Documentation Home
MySQL 5.7 Reference Manual
Related Documentation Download this Manual
PDF (US Ltr) - 35.6Mb
PDF (A4) - 35.6Mb
PDF (RPM) - 34.6Mb
EPUB - 8.7Mb
HTML Download (TGZ) - 8.4Mb
HTML Download (Zip) - 8.5Mb
HTML Download (RPM) - 7.3Mb
Eclipse Doc Plugin (TGZ) - 9.3Mb
Eclipse Doc Plugin (Zip) - 11.4Mb
Man Pages (TGZ) - 202.1Kb
Man Pages (Zip) - 307.5Kb
Info (Gzip) - 3.3Mb
Info (Zip) - 3.3Mb
Excerpts from this Manual

MySQL 5.7 Reference Manual  /  Data Types

Chapter 12 Data Types

MySQL supports a number of SQL data types in several categories: numeric types, date and time types, string (character and byte) types, spatial types, and the JSON data type. This chapter provides an overview of these data types, a more detailed description of the properties of the types in each category, and a summary of the data type storage requirements. The initial overview is intentionally brief. The more detailed descriptions later in the chapter should be consulted for additional information about particular data types, such as the permissible formats in which you can specify values.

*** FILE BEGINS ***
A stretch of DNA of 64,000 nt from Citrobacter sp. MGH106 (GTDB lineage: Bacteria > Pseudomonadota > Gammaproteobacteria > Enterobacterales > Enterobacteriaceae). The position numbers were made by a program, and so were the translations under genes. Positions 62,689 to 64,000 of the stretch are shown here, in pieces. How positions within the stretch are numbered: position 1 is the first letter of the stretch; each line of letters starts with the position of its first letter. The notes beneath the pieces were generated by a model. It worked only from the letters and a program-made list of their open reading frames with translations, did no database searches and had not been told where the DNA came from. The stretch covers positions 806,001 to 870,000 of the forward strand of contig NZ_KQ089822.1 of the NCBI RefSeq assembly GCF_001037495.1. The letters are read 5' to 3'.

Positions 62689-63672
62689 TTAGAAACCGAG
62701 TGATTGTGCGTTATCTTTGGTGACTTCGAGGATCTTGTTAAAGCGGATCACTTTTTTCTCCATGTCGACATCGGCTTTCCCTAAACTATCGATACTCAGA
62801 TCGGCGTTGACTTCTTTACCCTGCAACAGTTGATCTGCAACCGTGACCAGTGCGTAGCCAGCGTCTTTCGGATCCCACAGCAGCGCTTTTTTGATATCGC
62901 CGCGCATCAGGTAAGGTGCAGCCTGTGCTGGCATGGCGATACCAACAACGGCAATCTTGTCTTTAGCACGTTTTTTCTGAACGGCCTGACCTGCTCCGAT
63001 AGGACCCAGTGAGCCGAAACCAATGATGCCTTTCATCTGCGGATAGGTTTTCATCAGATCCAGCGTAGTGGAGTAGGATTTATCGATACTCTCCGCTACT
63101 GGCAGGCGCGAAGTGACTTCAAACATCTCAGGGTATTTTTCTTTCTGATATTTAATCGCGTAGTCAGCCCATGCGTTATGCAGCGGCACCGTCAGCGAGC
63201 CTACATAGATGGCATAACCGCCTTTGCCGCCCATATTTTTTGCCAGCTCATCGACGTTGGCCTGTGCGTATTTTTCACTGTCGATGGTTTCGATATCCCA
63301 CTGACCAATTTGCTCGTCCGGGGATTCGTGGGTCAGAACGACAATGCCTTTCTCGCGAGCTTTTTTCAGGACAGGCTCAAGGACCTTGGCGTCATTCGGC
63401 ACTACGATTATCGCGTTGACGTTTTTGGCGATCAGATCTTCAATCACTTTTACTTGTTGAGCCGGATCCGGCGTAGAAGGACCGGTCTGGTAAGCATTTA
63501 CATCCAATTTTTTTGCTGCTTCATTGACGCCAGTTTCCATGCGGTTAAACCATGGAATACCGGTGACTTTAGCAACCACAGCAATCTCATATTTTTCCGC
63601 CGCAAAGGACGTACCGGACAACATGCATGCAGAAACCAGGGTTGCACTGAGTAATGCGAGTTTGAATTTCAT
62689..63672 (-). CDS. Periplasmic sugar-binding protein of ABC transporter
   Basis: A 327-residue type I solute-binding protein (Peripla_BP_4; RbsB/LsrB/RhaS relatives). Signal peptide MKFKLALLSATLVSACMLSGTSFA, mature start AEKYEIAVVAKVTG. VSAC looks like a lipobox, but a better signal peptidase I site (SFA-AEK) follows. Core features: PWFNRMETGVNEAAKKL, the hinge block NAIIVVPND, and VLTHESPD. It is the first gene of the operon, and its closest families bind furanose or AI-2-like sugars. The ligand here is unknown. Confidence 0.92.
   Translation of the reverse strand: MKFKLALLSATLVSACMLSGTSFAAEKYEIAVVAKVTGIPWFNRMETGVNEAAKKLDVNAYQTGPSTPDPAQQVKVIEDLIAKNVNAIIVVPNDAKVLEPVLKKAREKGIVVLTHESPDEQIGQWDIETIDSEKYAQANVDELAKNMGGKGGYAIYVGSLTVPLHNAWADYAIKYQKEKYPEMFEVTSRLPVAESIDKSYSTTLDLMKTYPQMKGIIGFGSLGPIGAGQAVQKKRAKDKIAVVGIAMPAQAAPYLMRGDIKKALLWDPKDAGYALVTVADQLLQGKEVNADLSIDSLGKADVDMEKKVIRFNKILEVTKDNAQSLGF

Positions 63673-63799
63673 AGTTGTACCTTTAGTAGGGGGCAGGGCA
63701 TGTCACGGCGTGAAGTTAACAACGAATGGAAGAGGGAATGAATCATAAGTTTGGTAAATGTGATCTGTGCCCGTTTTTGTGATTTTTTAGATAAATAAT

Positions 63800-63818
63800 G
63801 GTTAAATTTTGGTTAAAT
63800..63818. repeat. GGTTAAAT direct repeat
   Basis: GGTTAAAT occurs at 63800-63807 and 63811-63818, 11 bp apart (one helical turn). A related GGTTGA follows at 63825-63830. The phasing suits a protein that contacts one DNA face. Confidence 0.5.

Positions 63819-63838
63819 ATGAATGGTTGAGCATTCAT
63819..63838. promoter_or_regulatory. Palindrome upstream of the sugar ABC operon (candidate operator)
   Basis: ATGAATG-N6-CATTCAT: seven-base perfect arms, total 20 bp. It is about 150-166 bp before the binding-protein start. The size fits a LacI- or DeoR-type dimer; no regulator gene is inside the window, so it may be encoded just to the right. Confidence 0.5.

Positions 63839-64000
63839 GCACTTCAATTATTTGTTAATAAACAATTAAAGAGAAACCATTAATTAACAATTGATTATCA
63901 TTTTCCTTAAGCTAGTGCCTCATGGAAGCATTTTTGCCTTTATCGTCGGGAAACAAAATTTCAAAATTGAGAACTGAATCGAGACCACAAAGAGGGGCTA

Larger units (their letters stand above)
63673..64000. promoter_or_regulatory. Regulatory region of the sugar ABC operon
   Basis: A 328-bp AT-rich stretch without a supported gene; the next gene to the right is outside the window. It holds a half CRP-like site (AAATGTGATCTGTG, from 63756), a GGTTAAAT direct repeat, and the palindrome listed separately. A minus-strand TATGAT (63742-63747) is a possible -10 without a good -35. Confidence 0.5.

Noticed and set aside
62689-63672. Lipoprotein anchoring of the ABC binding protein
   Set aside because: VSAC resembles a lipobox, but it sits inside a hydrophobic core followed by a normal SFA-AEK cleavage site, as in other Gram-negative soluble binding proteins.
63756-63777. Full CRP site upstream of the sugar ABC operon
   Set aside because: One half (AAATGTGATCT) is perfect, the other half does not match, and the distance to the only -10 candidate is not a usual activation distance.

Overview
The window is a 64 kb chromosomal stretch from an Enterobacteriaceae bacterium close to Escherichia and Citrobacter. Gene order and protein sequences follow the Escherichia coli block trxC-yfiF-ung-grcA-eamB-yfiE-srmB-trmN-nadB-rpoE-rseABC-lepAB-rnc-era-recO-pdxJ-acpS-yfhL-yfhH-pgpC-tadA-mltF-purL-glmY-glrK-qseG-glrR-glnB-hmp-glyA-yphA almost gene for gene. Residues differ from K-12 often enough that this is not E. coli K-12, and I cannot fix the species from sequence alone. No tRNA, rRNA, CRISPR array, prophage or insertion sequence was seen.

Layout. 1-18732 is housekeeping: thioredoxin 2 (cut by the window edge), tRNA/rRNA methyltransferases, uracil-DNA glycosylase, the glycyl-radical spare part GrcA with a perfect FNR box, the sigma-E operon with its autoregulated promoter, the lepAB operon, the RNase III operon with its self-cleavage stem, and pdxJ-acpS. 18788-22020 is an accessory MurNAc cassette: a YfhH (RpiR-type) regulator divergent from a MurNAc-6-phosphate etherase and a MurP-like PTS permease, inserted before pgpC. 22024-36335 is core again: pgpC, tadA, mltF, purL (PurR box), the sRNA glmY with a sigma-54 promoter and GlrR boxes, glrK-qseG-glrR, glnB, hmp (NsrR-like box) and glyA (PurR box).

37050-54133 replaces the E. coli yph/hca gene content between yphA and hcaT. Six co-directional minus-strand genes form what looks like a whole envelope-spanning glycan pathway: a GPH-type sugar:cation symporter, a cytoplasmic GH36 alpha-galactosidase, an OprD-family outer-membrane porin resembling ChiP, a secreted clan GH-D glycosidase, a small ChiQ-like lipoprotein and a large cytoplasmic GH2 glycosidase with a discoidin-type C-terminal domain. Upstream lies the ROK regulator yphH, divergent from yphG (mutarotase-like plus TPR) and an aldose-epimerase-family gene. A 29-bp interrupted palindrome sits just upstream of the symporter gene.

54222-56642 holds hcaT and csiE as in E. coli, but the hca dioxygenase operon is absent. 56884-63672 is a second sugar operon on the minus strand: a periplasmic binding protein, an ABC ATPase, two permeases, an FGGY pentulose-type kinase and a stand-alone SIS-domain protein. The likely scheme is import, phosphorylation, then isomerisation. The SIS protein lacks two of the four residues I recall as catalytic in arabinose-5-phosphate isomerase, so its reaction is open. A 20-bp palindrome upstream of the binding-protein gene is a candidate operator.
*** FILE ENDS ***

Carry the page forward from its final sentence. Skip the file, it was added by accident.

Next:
Data type descriptions use these conventions:

  • M indicates the maximum display width for integer types. For floating-point and fixed-point types, M is the total number of digits that can be stored (the precision). For string types, M is the maximum length. The maximum permissible value of M depends on the data type.

  • D applies to floating-point and fixed-point types and indicates the number of digits following the decimal point (the scale). The maximum possible value is 30, but should be no greater than M−2.

  • fsp applies to the TIME, DATETIME, and TIMESTAMP types and represents fractional seconds precision; that is, the number of digits following the decimal point for fractional parts of seconds. The fsp value, if given, must be in the range 0 to 6. A value of 0 signifies that there is no fractional part. If omitted, the default precision is 0. (This differs from the standard SQL default of 6, for compatibility with previous MySQL versions.)

  • Square brackets ([ and ]) indicate optional parts of type definitions.

User Comments
Sign Up Login You must be logged in to post a comment.